The Red Sox rotation is pretty much a lock at this point. Curt Schilling has returned to ace form, Tim Wakefield has found his spot with Doug Mirabelli back behind the plate, Josh Beckett is poised to bounce back after a few rough starts, and Matt Clement has been wild but thrown nasty stuff.
That leaves the number five spot in the rotation, a spot once filled by David Wells. Wells said yesterday that he likes how his knee is feeling after injections, but I don't.
I'm sick of Wells' complaining and bickering about stuff that shouldn't even effect him. I don't care what he thinks about Bud Selig or Babe Ruth or Barry Bonds -- do your job and pitch.
Right now, I'd personally rather see Wells retire and have Lenny DiNardo start 30 games this season.
If you look at DiNardo's line from yesterday, you'd think he really struggled. But if you watched the game, you could tell he was getting squeezed at the plate big time. A lot of those at-bats he hit the corner of the plate and just wasn't getting anything from the home umpire.
Besides the walks, however, he pitched quite well. He went five innings, gave up two runs, and struck out five Orioles batters. And, surprisingly, picked up his first career Red Sox win -- despite being on the team two plus years.
If DiNardo faulters -- and I believe he'll get at least one more shot in the rotation -- there are options in Pawtucket the Sox can turn to.
First there is everyone's favorite prospect, Abe Alvarez. Alvarez improved to 5-0 last night against Rochester in a 5-2 victory. Alvarez went 6 strong innings, gave up seven hits, and struck out six batters. He improved his season ERA to a 'nifty' 2.18.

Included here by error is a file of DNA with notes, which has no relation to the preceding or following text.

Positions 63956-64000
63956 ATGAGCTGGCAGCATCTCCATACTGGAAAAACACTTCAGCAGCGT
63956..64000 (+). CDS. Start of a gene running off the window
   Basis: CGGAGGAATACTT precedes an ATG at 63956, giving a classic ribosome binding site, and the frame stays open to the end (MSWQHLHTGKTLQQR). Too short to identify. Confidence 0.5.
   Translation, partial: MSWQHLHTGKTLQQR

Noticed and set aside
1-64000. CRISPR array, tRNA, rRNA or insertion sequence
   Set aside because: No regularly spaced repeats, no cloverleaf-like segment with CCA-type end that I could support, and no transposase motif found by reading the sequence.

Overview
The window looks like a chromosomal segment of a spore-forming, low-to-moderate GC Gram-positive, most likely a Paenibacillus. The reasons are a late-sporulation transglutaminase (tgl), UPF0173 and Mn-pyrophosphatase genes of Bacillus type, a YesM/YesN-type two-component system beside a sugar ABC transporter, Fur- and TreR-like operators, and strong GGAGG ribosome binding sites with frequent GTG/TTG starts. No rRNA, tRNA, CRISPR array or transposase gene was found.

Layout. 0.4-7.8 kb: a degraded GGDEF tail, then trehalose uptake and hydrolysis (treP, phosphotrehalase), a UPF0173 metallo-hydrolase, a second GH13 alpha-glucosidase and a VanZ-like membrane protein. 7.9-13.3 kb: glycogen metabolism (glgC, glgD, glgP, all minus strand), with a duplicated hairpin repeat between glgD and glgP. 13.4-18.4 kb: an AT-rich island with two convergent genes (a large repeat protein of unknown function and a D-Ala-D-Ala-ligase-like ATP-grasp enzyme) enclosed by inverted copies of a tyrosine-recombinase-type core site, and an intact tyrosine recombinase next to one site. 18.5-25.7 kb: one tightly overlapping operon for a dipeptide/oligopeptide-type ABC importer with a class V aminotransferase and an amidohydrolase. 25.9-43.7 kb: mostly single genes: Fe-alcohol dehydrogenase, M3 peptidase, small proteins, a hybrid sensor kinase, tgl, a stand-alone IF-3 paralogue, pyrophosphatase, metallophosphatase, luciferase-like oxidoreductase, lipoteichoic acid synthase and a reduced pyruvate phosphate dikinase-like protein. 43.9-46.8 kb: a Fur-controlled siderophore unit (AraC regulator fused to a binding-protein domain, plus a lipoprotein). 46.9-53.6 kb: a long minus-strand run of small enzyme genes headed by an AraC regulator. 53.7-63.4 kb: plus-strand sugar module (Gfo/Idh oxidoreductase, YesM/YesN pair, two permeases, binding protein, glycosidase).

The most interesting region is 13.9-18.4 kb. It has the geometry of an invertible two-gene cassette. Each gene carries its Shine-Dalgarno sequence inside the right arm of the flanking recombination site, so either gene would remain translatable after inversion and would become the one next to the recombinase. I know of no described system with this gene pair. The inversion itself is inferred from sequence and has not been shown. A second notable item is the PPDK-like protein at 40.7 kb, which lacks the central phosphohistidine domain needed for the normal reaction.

Alvarez has had a couple of stints with Boston -- turning out to be nothing special -- and the Sox front office will probably really want to see what Alvarez can bring to the table this go-around. Would he be a better option than DiNardo? Quite possibley, but his stuff will need to be really good because he only has three pitches: fastball, curveball and changeup. And his fastball tops out at 88, but his changeup and curveball are pretty decisive.
Another option is Matt Ginter, who is also pitching down in Pawtucket. Ginter is 2-2 with a 2.61 ERA, and has also struck out 22 while only walking 3. Ginter has the professional experience, as he's spent time with the White Sox, Mets and Tigers, but hasn't fared well (5.46 career ERA).
My choice: DiNardo until he really blows up a game. Then I'd give the nod to Alvarez, because it'd be really interesting to see how he performs with more experience under his belt. He is still only 23 years old, so there is definitely time for him to become an everyday major leaguer.